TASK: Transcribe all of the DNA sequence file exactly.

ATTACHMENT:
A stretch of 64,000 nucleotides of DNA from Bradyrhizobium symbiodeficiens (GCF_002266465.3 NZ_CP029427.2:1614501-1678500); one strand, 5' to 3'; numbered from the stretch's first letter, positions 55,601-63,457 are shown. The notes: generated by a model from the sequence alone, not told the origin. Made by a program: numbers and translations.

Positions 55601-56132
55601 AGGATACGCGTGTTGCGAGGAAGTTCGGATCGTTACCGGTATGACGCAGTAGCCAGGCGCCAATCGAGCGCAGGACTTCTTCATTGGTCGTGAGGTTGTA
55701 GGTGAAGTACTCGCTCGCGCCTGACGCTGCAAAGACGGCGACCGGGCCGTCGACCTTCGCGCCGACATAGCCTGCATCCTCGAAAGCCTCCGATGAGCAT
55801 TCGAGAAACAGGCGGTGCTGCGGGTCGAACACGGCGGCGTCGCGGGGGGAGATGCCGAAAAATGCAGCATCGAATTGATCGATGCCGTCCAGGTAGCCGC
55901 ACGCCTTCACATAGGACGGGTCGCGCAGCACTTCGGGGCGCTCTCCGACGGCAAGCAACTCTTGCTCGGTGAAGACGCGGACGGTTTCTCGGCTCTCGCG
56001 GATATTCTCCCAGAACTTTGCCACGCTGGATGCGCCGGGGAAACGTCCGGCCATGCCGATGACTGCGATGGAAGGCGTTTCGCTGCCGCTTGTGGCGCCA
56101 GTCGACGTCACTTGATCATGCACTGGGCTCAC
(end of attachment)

A stretch of 64,000 nucleotides of DNA from Bradyrhizobium symbiodeficiens (GCF_002266465.3 NZ_CP029427.2:1614501-1678500); one strand, 5' to 3'; numbered from the stretch's first letter, positions 55,601-63,457 are shown. The notes: generated by a model from the sequence alone, not told the origin. Made by a program: numbers and translations.

Positions 55601-56132
55601 AGGATACGCGTGTTGCGAGGAAGTTCGGATCGTTACCGGTATGACGCAGTAGCCAGGCGCCAATCGAGCGCAGGACTTCTTCATTGGTCGTGAGGTTGTA
55701 GGTGAAGTACTCGCTCGCGCCTGACGCTGCAAAGACGGCGACCGGGCCGTCGACCTTCGCGCCGACATAGCCTGCATCCTCGAAAGCCTCCGATGAGCAT
55801 TCGAGAAACAGGCGGTGCTGCGGGTCGAACACGGCGGCGTCGCGGGGGGAGATGCCGAAAAATGCAGCATCGAATTGATCGATGCCGTCCAGGTAGCCGC
55901 ACGCCTTCACATAGGACGGGTCGCGCAGCACTTCGGGGCGCTCTCCGACGGCAAGCAACTCTTGCTCGGTGAAGACGCGGACGGTTTCTCGGCTCTCGCG
56001 GATATTCTCCCAGAACTTTGCCACGCTGGATGCGCCGGGGAAACGTCCGGCCATGCCGATGACTGCGATGGAAGGCGTTTCGCTGCCGCTTGTGGCGCCA
56101 GTCGACGTCACTTGATCATGCACTGGGCTCAC